Hare family recipe book
Held at: University of Pennsylvania: Kislak Center for Special Collections, Rare Books and Manuscripts [Contact Us]3420 Walnut Street, Philadelphia, PA 19104-6206
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Overview and metadata sections
Inscription on the pastedown endpaper indicates that this recipe book was written and compiled by John Hare of Canterbury, Kent, England and gifted to his son, James Hare, on 22 March 1785. Little else is known about the identities of John and James Hare.
The manuscript contains handwritten copies of recipes created by notable English and European medical figures of the 17th and 18th centuries, including physicians, clergymen, dentists, and gentlemen. These men include, Herman Boerhaave (1668-1738), William Buchan (1729-1805), George Cheyne (1672-1743), Thomas Daffy (d. 1680), Thomas Fuller (1654-1734), Albrecht von Haller (1708-1777), John Haygarth (1740-1827), Lorenz Heister (1683-1758), John Huxham (1692-1768), William Lobb (1809-1864), Sir John Lowther, 2nd Baronet, of Whitehaven (1642-1706), Thomas Marryat (1730-1792), Richard Mead (1673-1754), Sir John Pringle, 1st Baronet (1707-1782), John Radcliffe (1650-1714), Lazare Rivière (1589-1655), Thomas Sydenham (1624-1689), Daniel Turner (1667-1740/1741), Joshua Ward (1685-1761), and Richard Wiseman (1622-1676).
A recipe for Daffy's Elixir is included in the volume. Daffy's Elixir, developed by clergyman Thomas Daffy of Redmile, Leicestershire in the mid-to-late 17th century, was originally a cure for stomach-related illness but was later seen as a "universal cure."
Fleming, Lindsay. "Daffy's Elixir." Notes and Queries, vol. Volume CXCVIII, 1953, pp. 238-240, https://doi.org/10.1093/nq/CXCVIII.jun.238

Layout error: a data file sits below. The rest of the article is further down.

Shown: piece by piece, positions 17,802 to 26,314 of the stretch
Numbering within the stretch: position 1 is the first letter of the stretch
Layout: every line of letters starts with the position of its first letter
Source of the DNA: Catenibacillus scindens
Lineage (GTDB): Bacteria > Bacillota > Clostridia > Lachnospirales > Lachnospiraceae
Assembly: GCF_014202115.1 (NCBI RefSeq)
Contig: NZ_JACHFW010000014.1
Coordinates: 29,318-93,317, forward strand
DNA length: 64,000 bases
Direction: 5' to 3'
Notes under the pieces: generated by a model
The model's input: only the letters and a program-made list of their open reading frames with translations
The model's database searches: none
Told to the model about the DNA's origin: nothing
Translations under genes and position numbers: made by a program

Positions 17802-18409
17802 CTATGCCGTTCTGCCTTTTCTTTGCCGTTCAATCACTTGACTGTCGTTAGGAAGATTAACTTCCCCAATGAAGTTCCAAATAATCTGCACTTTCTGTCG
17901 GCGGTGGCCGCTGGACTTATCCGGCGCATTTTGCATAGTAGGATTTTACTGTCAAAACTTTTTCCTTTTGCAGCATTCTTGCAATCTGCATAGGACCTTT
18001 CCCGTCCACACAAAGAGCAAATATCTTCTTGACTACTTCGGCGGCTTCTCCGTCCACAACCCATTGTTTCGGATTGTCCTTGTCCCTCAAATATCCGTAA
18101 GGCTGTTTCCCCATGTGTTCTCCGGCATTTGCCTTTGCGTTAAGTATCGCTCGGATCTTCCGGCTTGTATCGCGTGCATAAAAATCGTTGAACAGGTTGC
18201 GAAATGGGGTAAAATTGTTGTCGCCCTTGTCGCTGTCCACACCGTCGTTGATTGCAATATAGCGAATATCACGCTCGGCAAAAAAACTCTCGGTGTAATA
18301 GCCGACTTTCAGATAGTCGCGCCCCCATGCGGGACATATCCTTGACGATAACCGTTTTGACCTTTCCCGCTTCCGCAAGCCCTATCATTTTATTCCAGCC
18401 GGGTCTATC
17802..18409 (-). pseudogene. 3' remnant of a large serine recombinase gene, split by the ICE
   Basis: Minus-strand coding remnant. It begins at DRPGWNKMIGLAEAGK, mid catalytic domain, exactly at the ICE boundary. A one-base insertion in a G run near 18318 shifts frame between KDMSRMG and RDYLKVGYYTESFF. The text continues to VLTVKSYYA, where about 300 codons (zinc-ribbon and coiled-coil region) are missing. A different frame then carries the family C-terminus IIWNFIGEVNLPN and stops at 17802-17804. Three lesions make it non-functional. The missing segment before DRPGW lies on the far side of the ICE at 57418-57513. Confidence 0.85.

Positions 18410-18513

This volume contains 135 medicinal and culinary recipes created or compiled by John Hare and, presumably, James Hare from before 1785 through at least 1811. The vast majority of the recipes are medicinal.
An inscription on the pastedown endpaper indicates that this recipe book was written and compiled by John Hare of Canterbury, Kent, England and gifted to his son, James Hare, on 22 March 1785. Before the recipes begin, Hare includes a page of his own writing about parent-child relationships.
The first portion of the manuscript (p. 1-136) is written in John Hare's hand and contains 101 recipes ordered alphabetically by the medical concern they are intended to alleviate, starting with "ague" and ending with "venereal excrescences."
John Hare attributed many of these recipes to himself, but he also attributed several to notable English and European medical figures. It is unclear if these recipes are faithful to originals developed by these medical figures, or if they are inexact references recalled or interpreted by Hare.
In this section, John Hare often named the ailment, wrote a "signs of" paragraph, in which he detailed how to identify it, and then included a "method of cure" section in which he wrote one or several recipes or "charms" intended to alleviate the issue. The "charms" contain Christian references.
Most of the recipes are titled according to the condition they cure, but there is one titled for its creator, Daffy's Elixir, on page 67.
The volume switches hand on page 137, presumably to James Hare's, at which point the alphabetical order is discontinued. In this portion, there are 34 recipes, some of which are copies of those dating to 1760 and 1811. This portion is also where the few culinary recipes and household products are found. They include "blackening for shoes," "lemon pudding," and "walnut catchup." There are also several drafts of a verse titled, "Silent He Sleeps."
There is an inscription by a third hand on the pastedown endpaper likely by a later owner that reads, "Mrs. WM B. Hill for her [sic] perusals / From the Smith family at Barnstaple." This hand does not appear again within the volume.
Sold by Alastor Rare Books, Ltd., 2019.
- University of Pennsylvania: Kislak Center for Special Collections, Rare Books and Manuscripts
- Finding Aid Author
- Kelin Baldridge
- Finding Aid Date
- 2023 April 11
- Access Restrictions
This collection is open for research use.
- Use Restrictions
Copyright restrictions may exist. For most library holdings, the Trustees of the University of Pennsylvania do not hold copyright. It is the responsibility of the requester to seek permission from the holder of the copyright to reproduce material from the Kislak Center for Special Collections, Rare Books and Manuscripts.